Meet Captain Pepper Griff McCaticus. She lives with friends and, apparently, spent a previous life rising through the ranks. Which helps explain her current position as queen.

“You know how it is with cats: They don’t really have owners, they have staff.”

― P.C. Cast

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Original images via Captain Cat’s devoted staff and Unsplash.

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I’ve always liked coins. 

Maybe it was my love of fantasy tales where every dragon had a horde and every economic transaction involved coinage (paper bills? what are those and why would I accept them when I could have a lovely gold piece?). Or the fact that coins encapsulate a wealth (see what I did there?) of information about a society’s evolving history, economy and culture. Or it might have had a little to do with my not-entirely-transitory pirate fixation (they were often bad, sometimes misrepresented, always fascinating). 

Regardless, I like coins. Back when we still went out and touched other people’s money, I saved the shiniest examples of each new coin I came across. I have a pressed penny collection. And I love new coin designs. When they have one of my favorite female writers on them? Win!

Maya Angelou becomes the first Black woman to appear on the U.S. quarter

Check out the U.S. Mint site for more on the America Women Quarters program.

And next Christmas, shiny new Maya Angelou quarters will be on my list!

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“My mission in life is not merely to survive, but to thrive; and to do so with some passion, some compassion, some humor, and some style.”

― Maya Angelou

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Photo by Houcine Ncib on Unsplash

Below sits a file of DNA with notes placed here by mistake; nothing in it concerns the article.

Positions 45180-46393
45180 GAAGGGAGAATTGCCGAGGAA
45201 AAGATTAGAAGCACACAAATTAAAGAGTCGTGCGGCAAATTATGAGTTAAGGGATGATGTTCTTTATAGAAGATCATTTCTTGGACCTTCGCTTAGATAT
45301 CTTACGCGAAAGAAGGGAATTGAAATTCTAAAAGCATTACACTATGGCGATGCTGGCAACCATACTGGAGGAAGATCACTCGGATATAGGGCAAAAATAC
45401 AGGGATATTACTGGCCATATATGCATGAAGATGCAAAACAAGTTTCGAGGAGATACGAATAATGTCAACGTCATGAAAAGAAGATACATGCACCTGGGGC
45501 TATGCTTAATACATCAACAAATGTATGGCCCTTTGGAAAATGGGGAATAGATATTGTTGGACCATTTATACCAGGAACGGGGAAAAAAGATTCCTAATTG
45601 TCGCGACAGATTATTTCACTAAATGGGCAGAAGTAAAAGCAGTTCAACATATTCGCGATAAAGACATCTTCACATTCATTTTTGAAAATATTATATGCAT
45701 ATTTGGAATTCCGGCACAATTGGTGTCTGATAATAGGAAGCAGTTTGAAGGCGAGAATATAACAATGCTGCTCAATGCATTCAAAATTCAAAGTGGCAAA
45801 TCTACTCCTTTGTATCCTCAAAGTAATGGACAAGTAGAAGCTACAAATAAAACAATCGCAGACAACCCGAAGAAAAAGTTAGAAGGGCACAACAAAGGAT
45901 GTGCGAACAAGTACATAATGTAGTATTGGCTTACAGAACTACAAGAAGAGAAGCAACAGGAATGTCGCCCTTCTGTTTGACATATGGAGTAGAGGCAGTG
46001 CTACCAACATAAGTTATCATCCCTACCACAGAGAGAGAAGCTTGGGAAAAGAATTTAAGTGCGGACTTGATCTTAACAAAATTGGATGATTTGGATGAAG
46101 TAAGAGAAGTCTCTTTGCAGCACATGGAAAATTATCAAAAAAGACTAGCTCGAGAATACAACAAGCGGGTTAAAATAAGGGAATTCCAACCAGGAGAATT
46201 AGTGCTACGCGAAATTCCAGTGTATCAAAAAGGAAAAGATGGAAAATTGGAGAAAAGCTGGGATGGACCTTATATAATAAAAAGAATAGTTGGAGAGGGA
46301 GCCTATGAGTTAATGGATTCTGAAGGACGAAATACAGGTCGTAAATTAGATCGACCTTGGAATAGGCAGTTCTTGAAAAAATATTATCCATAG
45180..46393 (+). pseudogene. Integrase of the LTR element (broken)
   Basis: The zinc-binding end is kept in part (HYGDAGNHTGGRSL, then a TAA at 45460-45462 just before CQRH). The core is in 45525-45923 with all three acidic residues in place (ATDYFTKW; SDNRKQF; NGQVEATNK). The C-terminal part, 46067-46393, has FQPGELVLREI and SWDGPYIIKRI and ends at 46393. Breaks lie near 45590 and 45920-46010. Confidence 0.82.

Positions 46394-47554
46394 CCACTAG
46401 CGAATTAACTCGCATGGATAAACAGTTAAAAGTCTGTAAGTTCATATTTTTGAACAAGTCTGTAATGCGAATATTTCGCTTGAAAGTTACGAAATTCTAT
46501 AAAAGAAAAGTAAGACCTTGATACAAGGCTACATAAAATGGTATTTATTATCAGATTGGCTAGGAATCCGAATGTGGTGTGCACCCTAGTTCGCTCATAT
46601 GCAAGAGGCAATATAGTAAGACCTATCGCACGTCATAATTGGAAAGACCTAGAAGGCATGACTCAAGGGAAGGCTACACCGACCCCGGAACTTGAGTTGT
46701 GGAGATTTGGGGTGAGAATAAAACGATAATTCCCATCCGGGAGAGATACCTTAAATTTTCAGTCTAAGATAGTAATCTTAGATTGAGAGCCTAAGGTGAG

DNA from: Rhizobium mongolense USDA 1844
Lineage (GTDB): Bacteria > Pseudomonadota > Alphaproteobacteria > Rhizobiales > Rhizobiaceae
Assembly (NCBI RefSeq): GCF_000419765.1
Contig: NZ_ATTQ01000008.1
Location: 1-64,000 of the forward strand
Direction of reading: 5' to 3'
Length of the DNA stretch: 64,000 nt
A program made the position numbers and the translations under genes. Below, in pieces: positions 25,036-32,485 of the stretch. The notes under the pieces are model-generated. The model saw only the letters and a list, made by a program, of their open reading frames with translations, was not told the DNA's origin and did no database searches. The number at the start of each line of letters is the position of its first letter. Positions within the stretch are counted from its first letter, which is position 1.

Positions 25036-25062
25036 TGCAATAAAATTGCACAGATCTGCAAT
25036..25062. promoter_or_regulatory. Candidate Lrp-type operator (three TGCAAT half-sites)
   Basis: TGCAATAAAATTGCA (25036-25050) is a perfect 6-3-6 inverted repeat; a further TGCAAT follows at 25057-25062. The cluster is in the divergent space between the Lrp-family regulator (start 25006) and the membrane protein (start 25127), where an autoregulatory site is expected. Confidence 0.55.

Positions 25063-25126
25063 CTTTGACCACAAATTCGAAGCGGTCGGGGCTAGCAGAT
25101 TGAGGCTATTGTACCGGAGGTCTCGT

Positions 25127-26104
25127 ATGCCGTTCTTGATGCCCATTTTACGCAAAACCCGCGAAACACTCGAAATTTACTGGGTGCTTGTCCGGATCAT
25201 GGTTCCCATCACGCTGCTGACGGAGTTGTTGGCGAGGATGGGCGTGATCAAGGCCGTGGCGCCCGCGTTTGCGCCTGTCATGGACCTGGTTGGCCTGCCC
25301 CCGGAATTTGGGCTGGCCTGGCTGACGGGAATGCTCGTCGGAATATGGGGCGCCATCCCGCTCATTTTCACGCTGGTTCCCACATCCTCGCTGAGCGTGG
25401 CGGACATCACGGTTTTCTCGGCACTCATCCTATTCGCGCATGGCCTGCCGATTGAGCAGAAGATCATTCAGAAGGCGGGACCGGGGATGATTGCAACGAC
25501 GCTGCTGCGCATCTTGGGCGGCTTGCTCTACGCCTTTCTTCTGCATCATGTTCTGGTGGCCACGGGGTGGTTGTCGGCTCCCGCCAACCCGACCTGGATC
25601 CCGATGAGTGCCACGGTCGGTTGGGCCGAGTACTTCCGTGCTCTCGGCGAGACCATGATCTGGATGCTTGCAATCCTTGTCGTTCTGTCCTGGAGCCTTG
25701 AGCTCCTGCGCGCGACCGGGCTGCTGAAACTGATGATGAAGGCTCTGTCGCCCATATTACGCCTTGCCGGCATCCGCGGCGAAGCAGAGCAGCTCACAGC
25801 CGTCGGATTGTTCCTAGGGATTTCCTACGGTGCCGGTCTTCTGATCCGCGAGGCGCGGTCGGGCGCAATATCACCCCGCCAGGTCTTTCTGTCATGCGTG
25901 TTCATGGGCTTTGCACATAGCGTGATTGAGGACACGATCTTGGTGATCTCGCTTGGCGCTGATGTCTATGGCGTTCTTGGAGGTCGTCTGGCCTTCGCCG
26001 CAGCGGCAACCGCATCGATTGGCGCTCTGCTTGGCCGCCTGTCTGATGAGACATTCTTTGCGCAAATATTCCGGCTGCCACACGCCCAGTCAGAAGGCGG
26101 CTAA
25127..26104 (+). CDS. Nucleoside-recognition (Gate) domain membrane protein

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Ha ha ha ha, this is 110% amazing!

More info and videos on this obviously critical area of scientific research:

So if humans visit underwater environments in a submarine, are these fish driving around in a supermarine? 

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Oh hello, nice of you to stop by. Photo by David Clode on Unsplash

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I don’t really do New Year’s resolutions, but studies have found evidence that temporal landmarks can help overcome motivation problems. You may have seen it referred to as the fresh start effect. It’s not a panacea (as gym members everywhere can attest) but whatever, if it helps me to rethink my process in a productive way, great.

As New Year’s rolled around I started thinking about trying new things. Today I’m thinking about new recipes. 

Be it bread, brownies, cake, yogurt, or a magic wand, I like working out the best way (for me) to make something. And knowing that my birthday cake is going to come out exactly as planned? Priceless.

But I also like working on new projects, triangulating resources, experimenting with techniques or components. Making something new.

So far this year I’ve tested new ways to make cinnamon sugar bread, lemon cake, and mushroom soup. Next up? A quick trip to the tropics.

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Mr Man brought home a box of fresh passion fruit yesterday. I’ve tasted it before, most recently in a collection of holiday Chocolates by Enid.* Passion fruit also appears frequently on the Great British Baking Show, where bakers treat it like your average ingredient but might go bonkers for recipes I consider excellent but everyday, like Key Lime Pie. 

My lack of experience means I have questions. Why are the fruits I’ve got two completely different colors? How can you tell when they are ripe? Do you just scoop out the pulp or is there bitter pith to be avoided? How do I keep from thinking about runny noses and other gelatinous goop while engaging in said scooping? Does the goop need to be strained? And why are those seeds looking at me?!

So much to learn, and all of it sounds like fun. Wish me luck!

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Not Enid’s chocolates but hey, close enough! Photo by Massimo Adami on Unsplash

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* These chocolates appeared as a temporary holiday treat at a local farm store but the source is otherwise mysterious. Who is Enid? Where did she come from and why won’t she make chocolates past December? Has she now retreated back to Choclandia with the other chocolate fairies? And where can I find more of those passion fruit cream-filled chocolates?!